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# Zonal Informatics Olympiad, 2002, Part A Model Solutions 1.

(a) Find the largest disk and flip the top of the stack upto and including this disk. This will take the largest disk to the top of the pile. Then flip the entire stack to get the largest disk to the bottom. At step k+1, inductively the k largest disks are arranged in order at the bottom of the stack. Pick the largest disk above these k disks, flip the stack above this disk to take it to the top and then flip the top n-k disks to bring it to position k+1 from the bottom. (b) Let the disks be numbered 1,2,...,n, where disk 1 is smaller than disk 2 is smaller than ... disk n. In the worst case it takes two flips for each of the disks n, n-1, n-2, ...,3. After disks 3 to n are in the correct position, in the worst case 1 and 2 are inverted so we need one more flip. So, in the worst case, we need 2(n-2)+1 = 2n-3 flips. For 2 disks, the worst case is Call this arrangement s2 For 3 disks, the worst case is to get to s2 after 3 comes to the bottom. We would like to take 2 flips to get 3 to the bottom, so, working backwards, 2 1 3 <3 1 2 <1 3 = s3 2 2 1

For 4 disks, we want s1 above 4 after flipping twice to get 4 to the bottom, so s4 is the last sequence of the following 1 3 2 4 <4 2 3 1 <3 2 = s4 4 1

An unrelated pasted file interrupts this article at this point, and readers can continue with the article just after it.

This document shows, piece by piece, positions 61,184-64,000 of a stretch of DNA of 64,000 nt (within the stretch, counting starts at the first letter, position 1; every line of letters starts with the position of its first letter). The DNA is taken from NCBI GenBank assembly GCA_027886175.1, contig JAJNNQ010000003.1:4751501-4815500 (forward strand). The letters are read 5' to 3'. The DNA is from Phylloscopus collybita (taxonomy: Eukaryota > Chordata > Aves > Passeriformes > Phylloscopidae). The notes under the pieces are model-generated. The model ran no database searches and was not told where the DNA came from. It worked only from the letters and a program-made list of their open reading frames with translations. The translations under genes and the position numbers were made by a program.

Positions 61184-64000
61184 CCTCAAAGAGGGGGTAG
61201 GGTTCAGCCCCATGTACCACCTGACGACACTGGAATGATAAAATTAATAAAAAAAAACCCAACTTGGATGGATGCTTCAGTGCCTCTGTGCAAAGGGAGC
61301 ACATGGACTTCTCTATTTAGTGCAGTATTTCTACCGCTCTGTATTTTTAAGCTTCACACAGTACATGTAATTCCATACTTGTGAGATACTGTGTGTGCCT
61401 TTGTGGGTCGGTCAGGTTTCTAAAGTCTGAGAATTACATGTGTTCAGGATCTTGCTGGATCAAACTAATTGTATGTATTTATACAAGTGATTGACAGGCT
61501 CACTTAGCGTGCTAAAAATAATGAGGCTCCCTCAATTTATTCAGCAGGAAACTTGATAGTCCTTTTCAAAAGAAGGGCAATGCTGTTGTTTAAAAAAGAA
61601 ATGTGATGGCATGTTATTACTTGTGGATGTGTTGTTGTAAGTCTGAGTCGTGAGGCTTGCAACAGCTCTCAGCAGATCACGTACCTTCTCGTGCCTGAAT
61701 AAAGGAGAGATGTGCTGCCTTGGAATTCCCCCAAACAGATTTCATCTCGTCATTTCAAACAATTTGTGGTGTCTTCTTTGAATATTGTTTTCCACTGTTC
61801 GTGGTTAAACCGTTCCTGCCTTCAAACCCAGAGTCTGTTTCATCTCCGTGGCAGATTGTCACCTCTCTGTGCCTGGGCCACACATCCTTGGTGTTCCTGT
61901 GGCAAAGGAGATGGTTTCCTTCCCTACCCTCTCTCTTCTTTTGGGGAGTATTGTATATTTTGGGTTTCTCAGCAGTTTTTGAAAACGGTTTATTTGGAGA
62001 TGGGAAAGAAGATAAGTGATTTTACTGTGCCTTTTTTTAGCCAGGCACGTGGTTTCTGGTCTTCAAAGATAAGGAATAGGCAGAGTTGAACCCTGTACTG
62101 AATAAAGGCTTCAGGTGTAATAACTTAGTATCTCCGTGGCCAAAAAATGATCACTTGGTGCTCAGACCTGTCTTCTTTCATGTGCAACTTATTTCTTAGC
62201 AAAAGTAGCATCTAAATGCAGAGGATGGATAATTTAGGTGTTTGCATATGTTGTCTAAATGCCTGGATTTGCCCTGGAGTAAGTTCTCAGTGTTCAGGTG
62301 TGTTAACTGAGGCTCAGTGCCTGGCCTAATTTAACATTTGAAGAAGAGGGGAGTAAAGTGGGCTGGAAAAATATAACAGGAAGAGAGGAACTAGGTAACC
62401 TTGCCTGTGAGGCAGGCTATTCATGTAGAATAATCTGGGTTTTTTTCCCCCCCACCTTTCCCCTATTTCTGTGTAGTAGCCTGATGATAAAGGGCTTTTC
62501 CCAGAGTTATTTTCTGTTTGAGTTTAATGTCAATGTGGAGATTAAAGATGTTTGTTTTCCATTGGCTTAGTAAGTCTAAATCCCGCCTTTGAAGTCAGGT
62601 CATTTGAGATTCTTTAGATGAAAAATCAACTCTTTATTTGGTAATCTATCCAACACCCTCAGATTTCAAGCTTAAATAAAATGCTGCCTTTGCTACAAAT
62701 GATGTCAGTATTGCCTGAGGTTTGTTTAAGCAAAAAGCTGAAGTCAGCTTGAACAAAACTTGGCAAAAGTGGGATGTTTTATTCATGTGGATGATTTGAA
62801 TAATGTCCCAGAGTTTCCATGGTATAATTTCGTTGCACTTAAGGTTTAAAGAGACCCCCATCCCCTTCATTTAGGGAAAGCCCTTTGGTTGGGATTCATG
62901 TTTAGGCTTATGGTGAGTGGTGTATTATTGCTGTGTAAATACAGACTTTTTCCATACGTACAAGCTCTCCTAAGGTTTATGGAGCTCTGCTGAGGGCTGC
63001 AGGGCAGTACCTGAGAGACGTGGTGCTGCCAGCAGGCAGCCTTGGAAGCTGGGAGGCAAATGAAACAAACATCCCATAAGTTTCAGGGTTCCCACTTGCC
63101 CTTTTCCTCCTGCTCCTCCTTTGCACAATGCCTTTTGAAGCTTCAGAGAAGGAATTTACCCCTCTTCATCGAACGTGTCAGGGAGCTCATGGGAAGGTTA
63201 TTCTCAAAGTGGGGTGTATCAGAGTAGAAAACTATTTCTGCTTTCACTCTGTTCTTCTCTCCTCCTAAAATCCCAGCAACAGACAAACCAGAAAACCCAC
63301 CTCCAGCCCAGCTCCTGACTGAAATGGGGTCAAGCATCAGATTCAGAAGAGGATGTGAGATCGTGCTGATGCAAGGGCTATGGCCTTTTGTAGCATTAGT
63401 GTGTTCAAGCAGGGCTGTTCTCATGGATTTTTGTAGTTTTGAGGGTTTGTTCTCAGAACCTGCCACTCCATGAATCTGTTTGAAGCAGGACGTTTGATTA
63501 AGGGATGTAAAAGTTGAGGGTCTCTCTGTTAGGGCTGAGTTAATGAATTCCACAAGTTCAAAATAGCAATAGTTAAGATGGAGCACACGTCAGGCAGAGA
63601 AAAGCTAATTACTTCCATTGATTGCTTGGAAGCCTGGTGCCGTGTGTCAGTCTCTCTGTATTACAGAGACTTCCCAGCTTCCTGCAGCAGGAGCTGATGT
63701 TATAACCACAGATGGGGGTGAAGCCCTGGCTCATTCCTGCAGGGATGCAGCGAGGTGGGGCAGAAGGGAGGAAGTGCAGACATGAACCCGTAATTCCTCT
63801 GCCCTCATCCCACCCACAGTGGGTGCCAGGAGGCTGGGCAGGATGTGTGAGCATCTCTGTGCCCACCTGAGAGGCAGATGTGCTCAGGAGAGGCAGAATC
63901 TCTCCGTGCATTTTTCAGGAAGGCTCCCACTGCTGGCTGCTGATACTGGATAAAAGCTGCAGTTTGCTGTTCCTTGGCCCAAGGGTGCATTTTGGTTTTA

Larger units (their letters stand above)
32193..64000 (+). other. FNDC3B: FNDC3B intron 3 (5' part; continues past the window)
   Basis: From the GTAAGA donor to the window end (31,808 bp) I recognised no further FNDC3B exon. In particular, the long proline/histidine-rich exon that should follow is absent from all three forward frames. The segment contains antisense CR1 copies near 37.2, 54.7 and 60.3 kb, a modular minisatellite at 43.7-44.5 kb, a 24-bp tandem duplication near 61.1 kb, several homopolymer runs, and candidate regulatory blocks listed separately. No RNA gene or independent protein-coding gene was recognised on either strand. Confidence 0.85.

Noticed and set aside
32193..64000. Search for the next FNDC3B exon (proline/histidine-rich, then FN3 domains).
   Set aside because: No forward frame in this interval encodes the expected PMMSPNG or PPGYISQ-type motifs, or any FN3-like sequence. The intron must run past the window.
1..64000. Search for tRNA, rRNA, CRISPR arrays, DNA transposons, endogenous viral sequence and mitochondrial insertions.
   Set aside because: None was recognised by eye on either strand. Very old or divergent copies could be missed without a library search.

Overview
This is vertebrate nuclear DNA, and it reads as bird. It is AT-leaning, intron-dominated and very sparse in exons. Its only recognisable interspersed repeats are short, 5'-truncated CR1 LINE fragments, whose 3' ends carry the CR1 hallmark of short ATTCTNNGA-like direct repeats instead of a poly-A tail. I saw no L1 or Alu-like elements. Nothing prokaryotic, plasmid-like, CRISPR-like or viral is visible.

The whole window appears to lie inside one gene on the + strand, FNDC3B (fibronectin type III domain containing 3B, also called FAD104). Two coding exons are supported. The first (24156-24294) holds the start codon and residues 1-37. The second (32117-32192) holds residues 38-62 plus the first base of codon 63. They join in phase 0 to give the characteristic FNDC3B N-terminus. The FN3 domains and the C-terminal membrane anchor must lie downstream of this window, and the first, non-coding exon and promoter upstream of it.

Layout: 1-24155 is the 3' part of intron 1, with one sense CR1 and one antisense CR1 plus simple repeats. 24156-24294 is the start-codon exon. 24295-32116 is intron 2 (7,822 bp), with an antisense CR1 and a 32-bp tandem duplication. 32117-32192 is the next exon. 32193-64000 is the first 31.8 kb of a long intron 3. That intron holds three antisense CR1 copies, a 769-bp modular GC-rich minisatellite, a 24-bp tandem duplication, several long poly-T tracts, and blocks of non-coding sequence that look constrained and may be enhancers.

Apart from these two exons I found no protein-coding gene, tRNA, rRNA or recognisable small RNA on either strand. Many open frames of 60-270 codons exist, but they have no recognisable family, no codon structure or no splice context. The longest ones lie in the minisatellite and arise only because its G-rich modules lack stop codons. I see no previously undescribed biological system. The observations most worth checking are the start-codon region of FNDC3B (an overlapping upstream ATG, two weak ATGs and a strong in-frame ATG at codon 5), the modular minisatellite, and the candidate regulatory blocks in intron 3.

For k+1 disks, we want sk above disk k+1 after flipping twice to get k to the bottom, so s(k+1) is obtained as follows: (Notation: reading a sequence from top to bottom, head is the top element, tail is the rest, last is the bottom element, init is all but the bottom, flip is a function that inverts a list): sk (k+1) : <: (k+1) flip sk 2. Formally: Conditional probability (Bayes): <flip (init(flip sk)) = tail sk (k+1) (k+1) last (flip sk) head sk

Pr(A given B) = Pr(A and B) / Pr (B) (a) B is "test is positive", A is "has TB" Pr (A and B) is (80/100)*(10/100) = 8/100 Pr (B) is Pr(yes TB, test positive) + Pr(no TB, test positive) = (10/100)*(80/100) + (90/100)*(20/100) = 26/100 So Pr(A given B) is 8/26 = 4/13 (a) B is "test is negative", A is "has TB" Using similar computation as in (a) Pr (A and B) is 2/100 Pr (B) is 74/100 Pr(A given B) 2/74 = 1/37 Informally: In 100 people, 10 have TB, 90 do not. For the 10 who do, 8 test positive, 2 do not. For the 90 who don't, 18 test positive, 72 do not. (a) 8 of 26 people who test positive have TB (b) 2 of 74 people who test negative have TB 3. Think of one pan as the 'positive' pan and the other as the 'negative' pan. If we put w1 in the positive pan and w2 in the negative pan, the net weight is w1 - w2. Thus, if we use weights w1, w2, ..., wn, we can write out the net weight as a "ternary" n-digit number using digits +1/0/-1. From this, it follows that the optimal set of weights corresponds to powers of 3. (a) 1, 3, 9, 27, 81, 243, 729, 2187, 720 (the last weight is 4000-3280, where 3280 is the sum of the previous 8 weights). (b) In general, we would use 1, 3, 9, ..., log_3(n), n-(1+3+..+log_3(n)) 4. (a) Look at A after rearranging the columns. Consider any pair of adjacent columns k-1 and k. We show that for each row j, A(j,k-1) is smaller than A(j,k). The first entry A(1,k) is bigger than A(1,k-1). This is because A(1,k) dominates at least one entry in column k-1 (the one that was originally to the left of it) and so dominates A(1,k-1), the minimum element in column k-1. Now consider A(2,k). We can argue that A(2,k) dominates at least two entries in column k-1 and hence dominates A(2,k-1), the second smallest entry in column k-1. Suppose A(2,k) dominates only one entry in column k-1 (it dominates at least one, the one originally to its left).